It may be tempting to think we’re ok we’re already doing it well, we know our customers. We’ve got a great help desk and our reviews are nearly all 5 star. But the people who contact the helpdesk by definition represent only a subset of your customer base (those that had an issue) and those that leave a review only represent a minority of the wider base as well. Would you still be a viable business if the 60% silent majority of your customers left to go to a competitor?
Here’s a quick exercise to understand whether you know your customers at what would now be classified as a basic level:
- What are the top 3 reasons your customers would recommend you to their friends this month?
- What are the 3 most important reasons they wouldn’t?
- How has that changed from last month? Last year?*
*If it hasn’t changed since last year — WHY?!
On the plus side, for organisations already within a market place the same opportunities to use Customer Experience still exist. And those organisations that do it the best will succeed at the expense of their competitors, whether disrupters or established players. I read the other day that “Customer loyalty is outperforming your competitors on those things you’ve taught your customers are important” and I think this sums it up perfectly. But one thing is certain, those businesses that believe that the way it’s always been done is good enough are in for a painful surprise. To borrow from the movies again, maybe not today, maybe not tomorrow, but soon…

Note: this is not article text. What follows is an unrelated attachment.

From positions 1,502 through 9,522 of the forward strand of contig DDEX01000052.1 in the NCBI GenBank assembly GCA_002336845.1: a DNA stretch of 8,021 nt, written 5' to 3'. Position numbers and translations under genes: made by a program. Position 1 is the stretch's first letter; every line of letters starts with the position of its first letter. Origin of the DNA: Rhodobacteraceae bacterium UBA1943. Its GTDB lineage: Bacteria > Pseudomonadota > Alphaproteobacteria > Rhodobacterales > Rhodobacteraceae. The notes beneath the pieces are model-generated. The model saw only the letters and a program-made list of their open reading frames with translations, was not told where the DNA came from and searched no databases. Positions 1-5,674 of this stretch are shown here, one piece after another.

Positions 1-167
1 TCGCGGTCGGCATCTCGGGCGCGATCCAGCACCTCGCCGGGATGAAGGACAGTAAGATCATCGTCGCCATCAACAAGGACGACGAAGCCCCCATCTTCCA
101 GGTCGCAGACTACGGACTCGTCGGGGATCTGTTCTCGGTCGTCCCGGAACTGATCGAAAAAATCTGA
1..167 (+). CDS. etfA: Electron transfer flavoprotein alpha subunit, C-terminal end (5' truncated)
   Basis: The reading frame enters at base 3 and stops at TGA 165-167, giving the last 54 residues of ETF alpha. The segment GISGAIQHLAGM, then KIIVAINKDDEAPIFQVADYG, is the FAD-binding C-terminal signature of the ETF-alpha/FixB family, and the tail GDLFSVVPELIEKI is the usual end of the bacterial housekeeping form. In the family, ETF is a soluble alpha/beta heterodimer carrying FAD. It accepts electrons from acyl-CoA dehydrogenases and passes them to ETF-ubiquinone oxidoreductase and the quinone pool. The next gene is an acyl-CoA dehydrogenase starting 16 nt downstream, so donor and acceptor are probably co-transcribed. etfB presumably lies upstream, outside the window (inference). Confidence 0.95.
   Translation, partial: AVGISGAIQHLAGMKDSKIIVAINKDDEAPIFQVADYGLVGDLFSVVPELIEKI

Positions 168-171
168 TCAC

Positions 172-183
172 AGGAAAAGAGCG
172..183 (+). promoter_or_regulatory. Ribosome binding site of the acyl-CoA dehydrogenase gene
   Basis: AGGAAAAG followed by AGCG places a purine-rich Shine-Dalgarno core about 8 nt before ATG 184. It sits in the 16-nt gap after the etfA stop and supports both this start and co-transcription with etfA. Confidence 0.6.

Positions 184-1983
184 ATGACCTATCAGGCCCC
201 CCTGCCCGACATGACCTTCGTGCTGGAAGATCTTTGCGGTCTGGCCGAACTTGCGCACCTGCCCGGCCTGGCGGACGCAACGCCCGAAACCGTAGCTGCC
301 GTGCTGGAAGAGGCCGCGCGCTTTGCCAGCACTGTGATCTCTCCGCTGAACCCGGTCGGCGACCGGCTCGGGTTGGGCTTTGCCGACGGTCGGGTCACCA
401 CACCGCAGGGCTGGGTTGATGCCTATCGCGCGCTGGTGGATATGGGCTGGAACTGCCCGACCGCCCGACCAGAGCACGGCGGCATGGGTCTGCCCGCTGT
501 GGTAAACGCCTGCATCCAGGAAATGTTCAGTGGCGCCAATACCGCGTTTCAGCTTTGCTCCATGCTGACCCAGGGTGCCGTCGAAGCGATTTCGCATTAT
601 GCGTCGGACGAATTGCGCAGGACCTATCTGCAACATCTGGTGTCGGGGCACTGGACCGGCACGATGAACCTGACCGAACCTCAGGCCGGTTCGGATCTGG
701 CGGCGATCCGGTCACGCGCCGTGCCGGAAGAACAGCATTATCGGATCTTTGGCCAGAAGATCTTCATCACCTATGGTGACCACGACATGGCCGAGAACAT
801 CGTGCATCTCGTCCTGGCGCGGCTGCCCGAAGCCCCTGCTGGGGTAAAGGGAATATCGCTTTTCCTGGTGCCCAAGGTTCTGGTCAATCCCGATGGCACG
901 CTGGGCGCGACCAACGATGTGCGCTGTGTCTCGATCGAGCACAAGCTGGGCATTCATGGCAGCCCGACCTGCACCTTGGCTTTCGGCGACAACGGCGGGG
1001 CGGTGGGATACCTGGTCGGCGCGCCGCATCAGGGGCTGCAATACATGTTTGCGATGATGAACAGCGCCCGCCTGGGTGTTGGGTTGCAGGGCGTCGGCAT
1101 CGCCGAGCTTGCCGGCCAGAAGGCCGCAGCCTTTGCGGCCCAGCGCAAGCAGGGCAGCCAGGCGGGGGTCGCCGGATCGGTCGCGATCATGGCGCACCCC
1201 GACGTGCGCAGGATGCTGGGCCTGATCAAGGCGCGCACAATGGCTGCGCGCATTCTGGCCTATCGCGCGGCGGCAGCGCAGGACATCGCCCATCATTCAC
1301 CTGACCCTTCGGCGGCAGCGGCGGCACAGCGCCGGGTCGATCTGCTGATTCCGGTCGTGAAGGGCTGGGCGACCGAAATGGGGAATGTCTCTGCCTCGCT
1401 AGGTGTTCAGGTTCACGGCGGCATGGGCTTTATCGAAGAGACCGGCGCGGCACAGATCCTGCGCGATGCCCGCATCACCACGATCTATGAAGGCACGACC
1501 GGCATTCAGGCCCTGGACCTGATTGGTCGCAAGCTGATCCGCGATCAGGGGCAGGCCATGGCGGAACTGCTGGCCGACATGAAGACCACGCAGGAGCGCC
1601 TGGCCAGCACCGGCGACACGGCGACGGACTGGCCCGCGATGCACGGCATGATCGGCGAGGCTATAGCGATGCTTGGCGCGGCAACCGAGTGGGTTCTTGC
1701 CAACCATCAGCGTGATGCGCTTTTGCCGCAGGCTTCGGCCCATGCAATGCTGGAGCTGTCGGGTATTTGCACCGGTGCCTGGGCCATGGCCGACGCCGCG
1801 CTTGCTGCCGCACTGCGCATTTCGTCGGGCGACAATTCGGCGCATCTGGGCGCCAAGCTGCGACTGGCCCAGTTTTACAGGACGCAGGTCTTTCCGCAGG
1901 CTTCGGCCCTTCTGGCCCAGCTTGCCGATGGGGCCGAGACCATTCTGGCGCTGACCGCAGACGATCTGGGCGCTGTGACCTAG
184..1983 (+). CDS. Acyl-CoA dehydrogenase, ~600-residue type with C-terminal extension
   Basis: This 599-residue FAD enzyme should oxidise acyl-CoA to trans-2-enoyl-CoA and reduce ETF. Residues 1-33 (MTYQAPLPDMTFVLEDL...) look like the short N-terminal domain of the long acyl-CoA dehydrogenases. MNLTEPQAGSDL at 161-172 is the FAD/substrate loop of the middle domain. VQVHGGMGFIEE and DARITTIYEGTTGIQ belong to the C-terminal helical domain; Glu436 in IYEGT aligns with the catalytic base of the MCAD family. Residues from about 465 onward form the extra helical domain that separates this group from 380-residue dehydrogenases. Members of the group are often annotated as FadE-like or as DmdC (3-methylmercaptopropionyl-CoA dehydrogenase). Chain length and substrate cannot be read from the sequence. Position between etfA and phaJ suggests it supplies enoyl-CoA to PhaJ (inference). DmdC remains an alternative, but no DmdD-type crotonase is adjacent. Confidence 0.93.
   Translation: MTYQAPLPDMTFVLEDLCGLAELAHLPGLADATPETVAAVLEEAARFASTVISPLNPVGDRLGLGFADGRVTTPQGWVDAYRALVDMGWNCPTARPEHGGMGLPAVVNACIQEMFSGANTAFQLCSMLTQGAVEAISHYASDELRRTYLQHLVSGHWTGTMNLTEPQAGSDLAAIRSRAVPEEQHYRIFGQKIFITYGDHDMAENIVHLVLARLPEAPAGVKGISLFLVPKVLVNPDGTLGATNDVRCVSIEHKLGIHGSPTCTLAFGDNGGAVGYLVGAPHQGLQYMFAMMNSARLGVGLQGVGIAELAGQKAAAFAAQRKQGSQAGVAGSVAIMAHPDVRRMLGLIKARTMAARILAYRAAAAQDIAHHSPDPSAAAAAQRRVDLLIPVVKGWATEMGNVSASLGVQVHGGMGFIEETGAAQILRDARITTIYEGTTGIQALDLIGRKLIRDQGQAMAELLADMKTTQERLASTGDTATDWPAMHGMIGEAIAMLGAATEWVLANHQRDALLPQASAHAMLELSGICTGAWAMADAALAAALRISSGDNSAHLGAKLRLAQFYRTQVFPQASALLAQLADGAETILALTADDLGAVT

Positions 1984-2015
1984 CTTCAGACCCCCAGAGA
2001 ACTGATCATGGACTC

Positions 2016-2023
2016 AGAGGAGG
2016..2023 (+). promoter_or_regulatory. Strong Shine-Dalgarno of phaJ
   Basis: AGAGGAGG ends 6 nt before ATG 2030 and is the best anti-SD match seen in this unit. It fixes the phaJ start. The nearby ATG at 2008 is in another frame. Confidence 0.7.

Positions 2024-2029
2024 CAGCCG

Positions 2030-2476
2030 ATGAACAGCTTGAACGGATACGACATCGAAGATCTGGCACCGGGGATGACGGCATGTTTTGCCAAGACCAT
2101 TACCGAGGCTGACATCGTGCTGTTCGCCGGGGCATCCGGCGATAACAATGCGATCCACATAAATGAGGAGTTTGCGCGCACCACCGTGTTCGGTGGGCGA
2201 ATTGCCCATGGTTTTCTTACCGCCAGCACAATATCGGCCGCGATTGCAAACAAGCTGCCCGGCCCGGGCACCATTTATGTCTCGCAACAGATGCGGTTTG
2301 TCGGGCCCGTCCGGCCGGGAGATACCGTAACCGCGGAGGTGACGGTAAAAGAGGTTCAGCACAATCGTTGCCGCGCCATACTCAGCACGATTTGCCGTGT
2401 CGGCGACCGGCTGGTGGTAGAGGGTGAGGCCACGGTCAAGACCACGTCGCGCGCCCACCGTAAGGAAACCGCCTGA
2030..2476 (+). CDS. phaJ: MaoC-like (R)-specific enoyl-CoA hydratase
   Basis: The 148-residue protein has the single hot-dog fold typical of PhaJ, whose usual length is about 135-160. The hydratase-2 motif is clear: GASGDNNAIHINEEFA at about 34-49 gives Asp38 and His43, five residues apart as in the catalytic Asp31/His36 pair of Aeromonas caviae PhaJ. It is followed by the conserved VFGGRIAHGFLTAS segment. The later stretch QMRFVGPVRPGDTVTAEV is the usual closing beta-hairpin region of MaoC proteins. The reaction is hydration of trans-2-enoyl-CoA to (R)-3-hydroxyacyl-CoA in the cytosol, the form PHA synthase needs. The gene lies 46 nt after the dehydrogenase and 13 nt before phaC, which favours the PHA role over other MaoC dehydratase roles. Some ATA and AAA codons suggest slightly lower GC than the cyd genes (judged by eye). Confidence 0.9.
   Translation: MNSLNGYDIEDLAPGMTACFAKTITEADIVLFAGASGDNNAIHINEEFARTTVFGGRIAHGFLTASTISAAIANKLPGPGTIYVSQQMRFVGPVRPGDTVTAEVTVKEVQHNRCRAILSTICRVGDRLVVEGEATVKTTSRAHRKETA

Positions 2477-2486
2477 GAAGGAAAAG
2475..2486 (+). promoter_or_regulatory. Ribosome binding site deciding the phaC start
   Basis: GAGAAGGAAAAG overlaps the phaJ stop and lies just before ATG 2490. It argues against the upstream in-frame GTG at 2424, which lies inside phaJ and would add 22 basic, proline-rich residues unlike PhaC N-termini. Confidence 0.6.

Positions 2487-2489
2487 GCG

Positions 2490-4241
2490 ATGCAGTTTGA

So what’s the game plan?
So if you’ve read this far you’re probably expecting there to be a simple answer to this problem (or a way to capitalise on this incredible opportunity depending on your point of view).
Fortunately there’s no secret to delivering great customer experience. It’s just a question of understanding what’s important to your customers all of the time and to do that all you need to do is:
Ask them what they think, often
Make it exceptionally easy for them to tell you
Let them tell you in their own words
Note: to really understand your customers you need to hear from as many of them as possible, if it’s not quick and easy the majority of people simply won’t participate. A good way to look at it is this — could your business survive and grow if your customer base only included the 5% of people who are prepared to give you 8 minutes of their time to complete a survey? Assuming it couldn’t, why would you only care what’s important to them?
Once you’ve asked all you then have to do is listen, understand and act upon what you’ve heard. Then simply rinse and repeat.
One things for sure, the really great thing about CX is that for those who do it well the rewards are huge.